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Ginger is used extensively as a cooking ingredient or spice in Cantonese cuisine and others. It is part of mainstream western food in ginger ale and desserts such as gingerbread and ginger snaps (a type of cookie). Though generally called "root", it is actually the rhizome of the plant Zingiber officinalis.

Young ginger roots are juicy and fleshy with a very mild taste. They are often pickled in vinegar as a snack or just cooked as an ingredient in many dishes. Mature ginger roots are fibrous and nearly dry. The juice from old ginger roots is extremely hot and is often used as a spice in Chinese cooking to cover up other strong odors and flavors such as in seafood and mutton.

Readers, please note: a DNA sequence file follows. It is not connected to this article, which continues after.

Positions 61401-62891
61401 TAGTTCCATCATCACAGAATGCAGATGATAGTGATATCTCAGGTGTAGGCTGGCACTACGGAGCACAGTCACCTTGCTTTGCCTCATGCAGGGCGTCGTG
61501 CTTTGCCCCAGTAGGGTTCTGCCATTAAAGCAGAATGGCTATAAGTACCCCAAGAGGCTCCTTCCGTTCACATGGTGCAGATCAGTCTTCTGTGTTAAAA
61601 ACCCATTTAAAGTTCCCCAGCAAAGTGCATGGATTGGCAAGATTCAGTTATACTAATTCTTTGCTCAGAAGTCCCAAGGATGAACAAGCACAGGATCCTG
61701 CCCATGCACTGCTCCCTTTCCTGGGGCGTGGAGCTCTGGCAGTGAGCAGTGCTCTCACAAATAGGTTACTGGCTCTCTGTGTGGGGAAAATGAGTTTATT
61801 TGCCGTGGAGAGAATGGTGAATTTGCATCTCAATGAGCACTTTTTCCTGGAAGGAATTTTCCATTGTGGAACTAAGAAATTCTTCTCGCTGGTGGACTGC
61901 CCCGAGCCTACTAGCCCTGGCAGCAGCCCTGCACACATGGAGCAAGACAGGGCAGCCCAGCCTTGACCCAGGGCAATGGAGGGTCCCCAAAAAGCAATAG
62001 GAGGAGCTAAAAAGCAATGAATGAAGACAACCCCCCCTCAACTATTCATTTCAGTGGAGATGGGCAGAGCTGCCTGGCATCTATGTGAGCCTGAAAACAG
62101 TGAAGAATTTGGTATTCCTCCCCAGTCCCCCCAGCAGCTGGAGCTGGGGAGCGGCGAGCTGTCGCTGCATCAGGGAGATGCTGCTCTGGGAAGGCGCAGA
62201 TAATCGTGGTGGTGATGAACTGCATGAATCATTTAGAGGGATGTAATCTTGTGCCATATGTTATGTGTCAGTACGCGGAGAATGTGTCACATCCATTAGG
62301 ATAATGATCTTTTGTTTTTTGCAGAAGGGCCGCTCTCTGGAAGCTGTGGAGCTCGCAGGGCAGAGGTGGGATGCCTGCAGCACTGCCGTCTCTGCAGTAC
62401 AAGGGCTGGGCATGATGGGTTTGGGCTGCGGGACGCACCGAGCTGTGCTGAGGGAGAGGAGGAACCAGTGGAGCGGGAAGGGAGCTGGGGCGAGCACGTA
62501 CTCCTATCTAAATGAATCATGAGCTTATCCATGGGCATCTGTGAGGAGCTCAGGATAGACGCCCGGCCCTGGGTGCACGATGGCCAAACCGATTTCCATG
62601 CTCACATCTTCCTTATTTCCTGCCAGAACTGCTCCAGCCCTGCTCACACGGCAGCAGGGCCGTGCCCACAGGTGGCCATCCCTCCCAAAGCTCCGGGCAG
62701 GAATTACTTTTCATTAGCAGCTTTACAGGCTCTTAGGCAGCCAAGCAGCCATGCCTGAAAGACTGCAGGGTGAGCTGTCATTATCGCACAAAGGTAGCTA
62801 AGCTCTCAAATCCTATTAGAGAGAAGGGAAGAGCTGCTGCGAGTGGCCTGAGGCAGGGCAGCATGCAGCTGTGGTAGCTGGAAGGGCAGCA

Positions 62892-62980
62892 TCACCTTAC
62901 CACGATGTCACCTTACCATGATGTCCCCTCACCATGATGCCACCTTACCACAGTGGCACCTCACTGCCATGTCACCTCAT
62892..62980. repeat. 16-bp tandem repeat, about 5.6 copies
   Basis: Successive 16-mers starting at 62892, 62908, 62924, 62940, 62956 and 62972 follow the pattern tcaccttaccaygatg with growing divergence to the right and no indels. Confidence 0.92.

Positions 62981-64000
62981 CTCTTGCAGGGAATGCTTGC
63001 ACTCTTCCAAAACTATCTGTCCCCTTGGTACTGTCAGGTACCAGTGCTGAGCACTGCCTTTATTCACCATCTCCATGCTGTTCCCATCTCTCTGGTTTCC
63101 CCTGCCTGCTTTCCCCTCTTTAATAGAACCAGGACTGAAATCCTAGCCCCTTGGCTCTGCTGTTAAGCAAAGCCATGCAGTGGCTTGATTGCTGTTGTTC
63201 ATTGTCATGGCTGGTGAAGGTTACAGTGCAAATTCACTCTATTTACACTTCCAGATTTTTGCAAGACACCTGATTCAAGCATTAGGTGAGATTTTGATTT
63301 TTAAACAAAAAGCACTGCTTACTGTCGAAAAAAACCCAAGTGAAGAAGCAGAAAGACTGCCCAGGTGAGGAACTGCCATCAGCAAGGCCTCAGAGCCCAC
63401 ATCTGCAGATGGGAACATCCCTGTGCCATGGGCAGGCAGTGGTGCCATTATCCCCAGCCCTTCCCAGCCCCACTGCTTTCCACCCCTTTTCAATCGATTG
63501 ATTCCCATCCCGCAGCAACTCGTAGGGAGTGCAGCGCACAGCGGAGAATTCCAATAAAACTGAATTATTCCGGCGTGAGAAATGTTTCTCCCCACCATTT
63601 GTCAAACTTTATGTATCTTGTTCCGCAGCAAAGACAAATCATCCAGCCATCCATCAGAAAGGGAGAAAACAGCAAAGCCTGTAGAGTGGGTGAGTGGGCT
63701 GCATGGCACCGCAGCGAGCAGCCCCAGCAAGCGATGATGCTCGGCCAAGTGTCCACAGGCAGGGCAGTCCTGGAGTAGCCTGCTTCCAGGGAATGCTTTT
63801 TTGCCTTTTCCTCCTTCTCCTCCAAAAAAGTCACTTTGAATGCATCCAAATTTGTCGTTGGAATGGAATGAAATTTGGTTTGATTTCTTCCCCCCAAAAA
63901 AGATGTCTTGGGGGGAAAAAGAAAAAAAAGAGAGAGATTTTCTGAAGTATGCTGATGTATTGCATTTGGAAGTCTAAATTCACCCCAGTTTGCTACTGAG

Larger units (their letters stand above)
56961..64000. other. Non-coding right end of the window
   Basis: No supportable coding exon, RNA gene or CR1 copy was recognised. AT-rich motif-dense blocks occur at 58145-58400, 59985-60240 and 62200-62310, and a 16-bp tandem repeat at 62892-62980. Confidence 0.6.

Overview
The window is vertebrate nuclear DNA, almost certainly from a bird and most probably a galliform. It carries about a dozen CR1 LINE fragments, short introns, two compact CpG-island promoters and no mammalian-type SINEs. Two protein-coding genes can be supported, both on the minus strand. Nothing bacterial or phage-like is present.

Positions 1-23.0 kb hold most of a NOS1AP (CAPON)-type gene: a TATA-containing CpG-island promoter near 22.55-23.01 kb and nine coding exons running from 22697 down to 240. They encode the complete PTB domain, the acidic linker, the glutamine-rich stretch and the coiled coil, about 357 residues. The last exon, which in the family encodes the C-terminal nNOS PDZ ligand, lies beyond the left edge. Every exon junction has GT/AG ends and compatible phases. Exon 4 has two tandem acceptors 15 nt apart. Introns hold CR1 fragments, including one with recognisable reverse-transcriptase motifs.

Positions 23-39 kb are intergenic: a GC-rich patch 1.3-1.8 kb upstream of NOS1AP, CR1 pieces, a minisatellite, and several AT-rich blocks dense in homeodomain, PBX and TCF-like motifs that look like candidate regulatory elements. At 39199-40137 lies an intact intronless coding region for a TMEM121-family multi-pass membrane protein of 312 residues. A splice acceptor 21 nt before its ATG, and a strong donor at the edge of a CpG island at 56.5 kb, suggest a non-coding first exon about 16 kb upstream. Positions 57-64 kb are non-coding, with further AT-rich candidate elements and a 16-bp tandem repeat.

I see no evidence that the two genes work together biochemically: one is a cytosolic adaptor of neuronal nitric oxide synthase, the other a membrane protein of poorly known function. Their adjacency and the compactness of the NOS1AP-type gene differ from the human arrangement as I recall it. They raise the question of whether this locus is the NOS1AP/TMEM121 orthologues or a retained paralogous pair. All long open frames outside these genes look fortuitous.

Ginger is also made into candy, is used as a flavoring for cookies and cake, and is the main flavor in "ginger ale", a sweet, carbonated, non-alcoholic beverage.

Dried and powdered ginger is used to add spiciness to gingerbread and other recipes. It tastes quite different from fresh ginger, and they can not be substituted for each other.

Ginger is grown throughout the tropical areas of the world. The most expensive, and highest quality varities, generally come from India and Jamaica while most mass market ginger is grown in China.

A related plant known as Galangal is often used for similar purposes in Thai cuisine.

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